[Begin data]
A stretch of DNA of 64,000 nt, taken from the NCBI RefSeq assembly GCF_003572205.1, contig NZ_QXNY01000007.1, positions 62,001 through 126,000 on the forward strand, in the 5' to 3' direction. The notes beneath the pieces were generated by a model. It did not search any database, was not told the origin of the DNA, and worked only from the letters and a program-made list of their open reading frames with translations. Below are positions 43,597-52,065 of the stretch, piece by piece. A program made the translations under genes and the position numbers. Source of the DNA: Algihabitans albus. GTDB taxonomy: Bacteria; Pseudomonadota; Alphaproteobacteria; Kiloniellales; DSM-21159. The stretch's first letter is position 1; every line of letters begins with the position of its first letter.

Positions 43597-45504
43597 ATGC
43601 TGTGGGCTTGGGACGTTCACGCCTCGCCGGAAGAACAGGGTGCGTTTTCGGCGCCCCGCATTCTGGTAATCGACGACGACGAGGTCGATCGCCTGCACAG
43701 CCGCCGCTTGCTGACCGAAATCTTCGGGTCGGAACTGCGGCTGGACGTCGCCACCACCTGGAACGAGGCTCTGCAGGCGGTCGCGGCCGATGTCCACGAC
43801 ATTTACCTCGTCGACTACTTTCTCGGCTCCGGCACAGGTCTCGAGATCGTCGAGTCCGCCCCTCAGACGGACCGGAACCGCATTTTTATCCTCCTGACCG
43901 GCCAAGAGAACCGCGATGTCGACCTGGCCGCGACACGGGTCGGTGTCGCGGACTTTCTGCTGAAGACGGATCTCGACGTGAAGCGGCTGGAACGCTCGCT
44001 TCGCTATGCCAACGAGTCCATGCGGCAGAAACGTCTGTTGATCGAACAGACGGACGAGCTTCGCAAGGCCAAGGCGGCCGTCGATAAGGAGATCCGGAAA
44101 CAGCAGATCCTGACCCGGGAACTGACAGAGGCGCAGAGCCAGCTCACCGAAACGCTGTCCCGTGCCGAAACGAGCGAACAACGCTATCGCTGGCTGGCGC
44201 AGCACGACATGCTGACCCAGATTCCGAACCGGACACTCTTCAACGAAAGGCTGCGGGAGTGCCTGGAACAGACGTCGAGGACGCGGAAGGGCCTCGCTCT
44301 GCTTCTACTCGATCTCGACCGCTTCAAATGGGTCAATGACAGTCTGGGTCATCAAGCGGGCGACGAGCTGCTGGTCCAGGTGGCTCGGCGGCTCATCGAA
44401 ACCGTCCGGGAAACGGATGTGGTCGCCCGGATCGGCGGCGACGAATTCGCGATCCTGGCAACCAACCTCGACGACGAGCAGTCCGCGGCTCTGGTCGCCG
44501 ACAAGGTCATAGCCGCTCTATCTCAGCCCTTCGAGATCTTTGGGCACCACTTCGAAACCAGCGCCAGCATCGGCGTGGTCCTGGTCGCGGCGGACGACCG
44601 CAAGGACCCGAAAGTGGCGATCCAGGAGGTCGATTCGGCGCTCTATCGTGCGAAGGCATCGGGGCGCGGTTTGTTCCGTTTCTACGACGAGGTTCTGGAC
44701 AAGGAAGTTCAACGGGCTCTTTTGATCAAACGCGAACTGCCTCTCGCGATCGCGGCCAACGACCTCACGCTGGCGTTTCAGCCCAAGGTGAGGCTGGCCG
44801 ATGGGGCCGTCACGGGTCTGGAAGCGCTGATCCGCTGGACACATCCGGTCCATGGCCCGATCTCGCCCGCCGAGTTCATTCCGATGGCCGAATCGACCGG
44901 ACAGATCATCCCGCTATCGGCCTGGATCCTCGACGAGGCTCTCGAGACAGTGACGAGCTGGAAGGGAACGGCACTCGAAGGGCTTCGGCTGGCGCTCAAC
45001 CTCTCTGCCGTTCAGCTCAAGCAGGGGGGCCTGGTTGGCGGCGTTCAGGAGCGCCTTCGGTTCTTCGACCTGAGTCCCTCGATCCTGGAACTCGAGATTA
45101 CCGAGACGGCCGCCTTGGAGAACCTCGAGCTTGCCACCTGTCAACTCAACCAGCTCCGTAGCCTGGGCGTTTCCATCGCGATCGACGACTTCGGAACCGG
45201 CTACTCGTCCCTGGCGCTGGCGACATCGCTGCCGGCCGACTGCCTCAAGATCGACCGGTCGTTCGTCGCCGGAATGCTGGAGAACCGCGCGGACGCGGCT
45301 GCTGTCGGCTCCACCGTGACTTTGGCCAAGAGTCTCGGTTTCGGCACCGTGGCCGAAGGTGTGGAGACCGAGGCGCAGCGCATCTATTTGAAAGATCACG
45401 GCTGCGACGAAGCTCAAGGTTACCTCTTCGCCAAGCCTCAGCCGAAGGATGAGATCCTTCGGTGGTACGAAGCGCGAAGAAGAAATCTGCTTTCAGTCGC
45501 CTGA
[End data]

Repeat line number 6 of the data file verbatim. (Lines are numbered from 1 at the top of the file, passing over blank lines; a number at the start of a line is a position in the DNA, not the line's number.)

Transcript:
43801 ATTTACCTCGTCGACTACTTTCTCGGCTCCGGCACAGGTCTCGAGATCGTCGAGTCCGCCCCTCAGACGGACCGGAACCGCATTTTTATCCTCCTGACCG